News Desk |
On Indian Independence Day, the New York Times has published an award-winning Indian author Arundhati Roy’s scathing rebuke of the Bharatiya Janata Party (BJP)’s lockdown of Kashmir.
As India celebrates her 73rd year of independence from British rule, she stated, “… it looks very much as though our government has gone rogue” by turning “Kashmir into a giant prison camp. Seven million Kashmiris were barricaded in their homes, internet connections were cut and their phones went dead.”
In her opinion piece, Roy said that the parliament welcomed the passing of the act by the very British tradition of desk-thumping. “The dissolution of the legal entity of the state also means the dissolution of Article 35A, which granted residents rights and privileges that made them stewards of their own territory. So, “being open for business,” it must be clarified, can also include Israeli-style settlements and Tibet-style population transfers,” she stated.
What India has done in Kashmir over the last 30 years is unforgivable. An estimated 70,000 people, civilians, militants and security forces have been killed in the conflict.
Amid vulgar celebrations – misogyny on the internet and the statement of the chief minister of the state of Haryana, Manohar Lal Khattar, that Indians can bring girls from Kashmir – “the loudest sound, however, is the deathly silence from Kashmir’s patrolled, barricaded streets and its approximately seven million caged, humiliated people, stitched down by razor wire, spied on by drones, living under a complete communications blackout,” she wrote.
That in this age of information, she said, a government can so easily cut off a whole population from the rest of the world for days at a time, says something serious about the times we are heading toward.
— Alia Waheed (@AliaWaheed) August 15, 2019
“In the 72 years since [independence], successive Indian governments have undermined terms of the Instrument of Accession until all that was left of it was the skeletal structure. Now even that has been shot to hell,” she added.
Roy continued by saying that today Kashmir is one of the most or perhaps the most densely militarized zone in the world. More than a half-million soldiers have been deployed to counter what the army itself admits is now just a handful of “terrorists.”
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“If there were any doubt earlier it should be abundantly clear by now that their real enemy is the Kashmiri people. What India has done in Kashmir over the last 30 years is unforgivable. An estimated 70,000 people, civilians, militants and security forces have been killed in the conflict. Thousands have been “disappeared,” and tens of thousands have passed through torture chambers that dot the valley like a network of small-scale Abu Ghraibs,” her op-ed read.
The article further stated that Narendra Modi’s hard-line approach in his first term exacerbated the violence in Kashmir – a suicide bomber killed 40 Indian security personnel. “Now two months into Narendra Modi’s second term,” she said, “his government has played its most dangerous card of all. It has tossed a lit match into a powder keg. If that were not bad enough, the cheap, deceitful way in which it did it is disgraceful. In the last week of July, 45,000 extra troops were rushed into Kashmir on various pretexts.”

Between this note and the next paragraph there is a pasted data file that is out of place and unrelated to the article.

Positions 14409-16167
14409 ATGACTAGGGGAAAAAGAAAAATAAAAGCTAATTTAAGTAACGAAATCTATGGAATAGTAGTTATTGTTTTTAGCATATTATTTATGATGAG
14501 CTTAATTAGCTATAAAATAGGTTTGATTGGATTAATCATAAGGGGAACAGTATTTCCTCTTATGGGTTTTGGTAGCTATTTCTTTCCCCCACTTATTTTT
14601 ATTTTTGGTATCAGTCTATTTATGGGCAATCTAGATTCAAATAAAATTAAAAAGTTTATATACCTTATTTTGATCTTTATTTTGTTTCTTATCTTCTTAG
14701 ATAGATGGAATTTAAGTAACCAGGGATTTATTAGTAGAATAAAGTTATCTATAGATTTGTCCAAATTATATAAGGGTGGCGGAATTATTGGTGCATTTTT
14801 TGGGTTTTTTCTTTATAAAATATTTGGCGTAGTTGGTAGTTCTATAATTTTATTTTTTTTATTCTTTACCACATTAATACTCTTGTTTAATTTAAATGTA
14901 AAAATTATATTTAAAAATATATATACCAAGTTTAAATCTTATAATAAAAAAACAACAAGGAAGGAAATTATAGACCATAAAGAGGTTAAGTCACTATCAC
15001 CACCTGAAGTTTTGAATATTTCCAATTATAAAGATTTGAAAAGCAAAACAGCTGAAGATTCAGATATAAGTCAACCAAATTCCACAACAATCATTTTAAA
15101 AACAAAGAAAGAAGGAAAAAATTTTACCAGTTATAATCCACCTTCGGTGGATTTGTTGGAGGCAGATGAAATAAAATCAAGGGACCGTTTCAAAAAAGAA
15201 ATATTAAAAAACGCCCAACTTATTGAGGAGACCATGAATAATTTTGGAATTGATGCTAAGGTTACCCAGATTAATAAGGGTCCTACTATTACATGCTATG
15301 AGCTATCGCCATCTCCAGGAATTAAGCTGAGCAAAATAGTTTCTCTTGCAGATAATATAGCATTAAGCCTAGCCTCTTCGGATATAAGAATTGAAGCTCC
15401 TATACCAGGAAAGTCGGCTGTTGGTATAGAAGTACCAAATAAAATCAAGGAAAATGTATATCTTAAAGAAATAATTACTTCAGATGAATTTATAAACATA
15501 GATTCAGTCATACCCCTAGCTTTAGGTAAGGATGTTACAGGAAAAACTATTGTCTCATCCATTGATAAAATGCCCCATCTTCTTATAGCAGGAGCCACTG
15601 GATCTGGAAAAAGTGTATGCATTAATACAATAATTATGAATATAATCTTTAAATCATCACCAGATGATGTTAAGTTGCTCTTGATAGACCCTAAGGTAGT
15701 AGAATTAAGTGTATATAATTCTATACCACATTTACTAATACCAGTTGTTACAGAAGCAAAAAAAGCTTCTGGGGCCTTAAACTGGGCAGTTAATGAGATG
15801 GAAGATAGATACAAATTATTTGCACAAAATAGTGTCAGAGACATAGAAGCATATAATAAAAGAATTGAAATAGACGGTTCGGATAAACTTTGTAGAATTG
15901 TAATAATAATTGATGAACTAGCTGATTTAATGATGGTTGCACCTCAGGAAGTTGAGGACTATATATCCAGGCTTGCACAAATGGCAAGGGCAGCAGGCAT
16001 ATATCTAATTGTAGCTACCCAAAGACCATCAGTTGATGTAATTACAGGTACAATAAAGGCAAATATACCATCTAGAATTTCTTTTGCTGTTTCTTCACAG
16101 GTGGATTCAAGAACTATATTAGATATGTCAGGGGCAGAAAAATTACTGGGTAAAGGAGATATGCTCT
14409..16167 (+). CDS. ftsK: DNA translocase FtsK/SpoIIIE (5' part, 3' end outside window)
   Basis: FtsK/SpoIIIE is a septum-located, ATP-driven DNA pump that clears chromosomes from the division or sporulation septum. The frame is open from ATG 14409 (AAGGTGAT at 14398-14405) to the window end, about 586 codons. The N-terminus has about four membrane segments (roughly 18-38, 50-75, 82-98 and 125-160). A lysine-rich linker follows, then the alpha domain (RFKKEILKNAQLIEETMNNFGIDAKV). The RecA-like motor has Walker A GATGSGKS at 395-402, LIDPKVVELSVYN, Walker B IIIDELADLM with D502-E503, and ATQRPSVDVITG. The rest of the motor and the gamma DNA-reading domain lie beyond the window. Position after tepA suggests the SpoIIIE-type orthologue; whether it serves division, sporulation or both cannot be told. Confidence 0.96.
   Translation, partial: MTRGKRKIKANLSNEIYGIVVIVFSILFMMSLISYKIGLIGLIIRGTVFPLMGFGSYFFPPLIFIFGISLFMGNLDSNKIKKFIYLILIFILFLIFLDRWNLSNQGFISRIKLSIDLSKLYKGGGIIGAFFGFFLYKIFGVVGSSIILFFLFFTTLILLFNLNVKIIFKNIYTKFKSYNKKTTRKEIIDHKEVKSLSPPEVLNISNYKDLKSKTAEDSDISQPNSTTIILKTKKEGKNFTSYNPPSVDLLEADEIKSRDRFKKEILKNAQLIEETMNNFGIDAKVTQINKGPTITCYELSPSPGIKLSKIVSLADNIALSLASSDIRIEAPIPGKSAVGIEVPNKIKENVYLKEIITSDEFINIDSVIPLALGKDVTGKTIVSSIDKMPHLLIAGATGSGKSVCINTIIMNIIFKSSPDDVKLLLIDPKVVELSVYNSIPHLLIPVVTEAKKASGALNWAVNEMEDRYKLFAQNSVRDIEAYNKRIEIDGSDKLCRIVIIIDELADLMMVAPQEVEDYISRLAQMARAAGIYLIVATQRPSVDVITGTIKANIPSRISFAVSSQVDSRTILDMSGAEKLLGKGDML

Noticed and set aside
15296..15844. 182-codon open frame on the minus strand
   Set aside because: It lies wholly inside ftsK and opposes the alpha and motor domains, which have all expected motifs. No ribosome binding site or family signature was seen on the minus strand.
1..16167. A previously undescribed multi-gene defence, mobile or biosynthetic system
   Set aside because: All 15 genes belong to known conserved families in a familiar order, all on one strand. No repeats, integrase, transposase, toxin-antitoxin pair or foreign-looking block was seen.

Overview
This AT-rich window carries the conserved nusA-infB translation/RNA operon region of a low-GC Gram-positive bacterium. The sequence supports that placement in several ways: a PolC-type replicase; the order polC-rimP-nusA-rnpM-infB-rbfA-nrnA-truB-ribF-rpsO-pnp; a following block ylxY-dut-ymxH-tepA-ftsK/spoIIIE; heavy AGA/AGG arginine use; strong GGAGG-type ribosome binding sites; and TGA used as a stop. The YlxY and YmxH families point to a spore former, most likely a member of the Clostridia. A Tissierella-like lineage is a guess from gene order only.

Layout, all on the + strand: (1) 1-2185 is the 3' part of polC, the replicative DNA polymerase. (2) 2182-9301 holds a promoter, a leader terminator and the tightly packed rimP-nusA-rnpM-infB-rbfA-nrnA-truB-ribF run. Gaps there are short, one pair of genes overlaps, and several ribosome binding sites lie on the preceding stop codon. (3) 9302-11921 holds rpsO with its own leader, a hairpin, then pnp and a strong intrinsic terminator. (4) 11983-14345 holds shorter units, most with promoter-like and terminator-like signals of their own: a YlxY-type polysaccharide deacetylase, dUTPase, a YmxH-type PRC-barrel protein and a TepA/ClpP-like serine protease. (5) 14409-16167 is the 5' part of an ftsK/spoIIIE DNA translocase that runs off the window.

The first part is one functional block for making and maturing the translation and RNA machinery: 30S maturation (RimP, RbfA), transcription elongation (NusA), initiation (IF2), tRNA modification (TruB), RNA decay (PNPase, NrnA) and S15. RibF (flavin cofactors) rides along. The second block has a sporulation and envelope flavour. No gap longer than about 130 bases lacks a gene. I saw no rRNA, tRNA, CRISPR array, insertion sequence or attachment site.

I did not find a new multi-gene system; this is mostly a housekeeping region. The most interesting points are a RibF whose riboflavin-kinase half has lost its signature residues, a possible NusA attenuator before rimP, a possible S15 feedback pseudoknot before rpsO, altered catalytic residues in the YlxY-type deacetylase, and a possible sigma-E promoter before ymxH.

On August 8, four days into the lockdown, she recalled, Narendra Modi appeared on television to address an ostensibly celebrating India and an incarcerated Kashmir. In his address, she said, he spoke about how Bollywood films would once again be shot in their verdant valley.
It will be used to further inflame the hostility against Indian Muslims who are already being demonized, ghettoized, pushed down the economic ladder, and, with terrifying regularity, lynched.
“He didn’t explain why Kashmiris needed to be locked down and put under a communications blockade while he delivered his stirring speech. He didn’t explain why the decision that supposedly benefited them so hugely was taken without consulting them. He didn’t say how the great gifts of Indian democracy could be enjoyed by a people who live under a military occupation. He remembered to greet them in advance for Eid, a few days away. But he didn’t promise that the lockdown would be lifted for the festival. It wasn’t,” the article read.
She also slammed many in India who are so alert to infringements of their own rights and liberties but have a completely different standard for Kashmiris.
“When it [lockdown] ends, as it must, the violence that will spiral out of Kashmir will inevitably spill into India. It will be used to further inflame the hostility against Indian Muslims who are already being demonized, ghettoized, pushed down the economic ladder, and, with terrifying regularity, lynched. The state will use it as an opportunity to close in on others, too — the activists, lawyers, artists, students, intellectuals, journalists — who have protested courageously and openly,” she continued.
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While alerting of dangers that can come from many directions, she said, the most powerful organization in India is the far-right Hindu nationalist Rashtriya Swayamsevak Sangh, or the R.S.S., with more than 600,000 members including Narendra Modi and many of his ministers, has a trained “volunteer” militia, inspired by Mussolini’s Black Shirts. With each passing day, she said, the R.S.S. tightens its grip on every institution of the Indian state, adding, in truth, it has reached a point when it more or less is the state.
“If Kashmir is occupied by security forces, India is occupied by the mob,” she stated.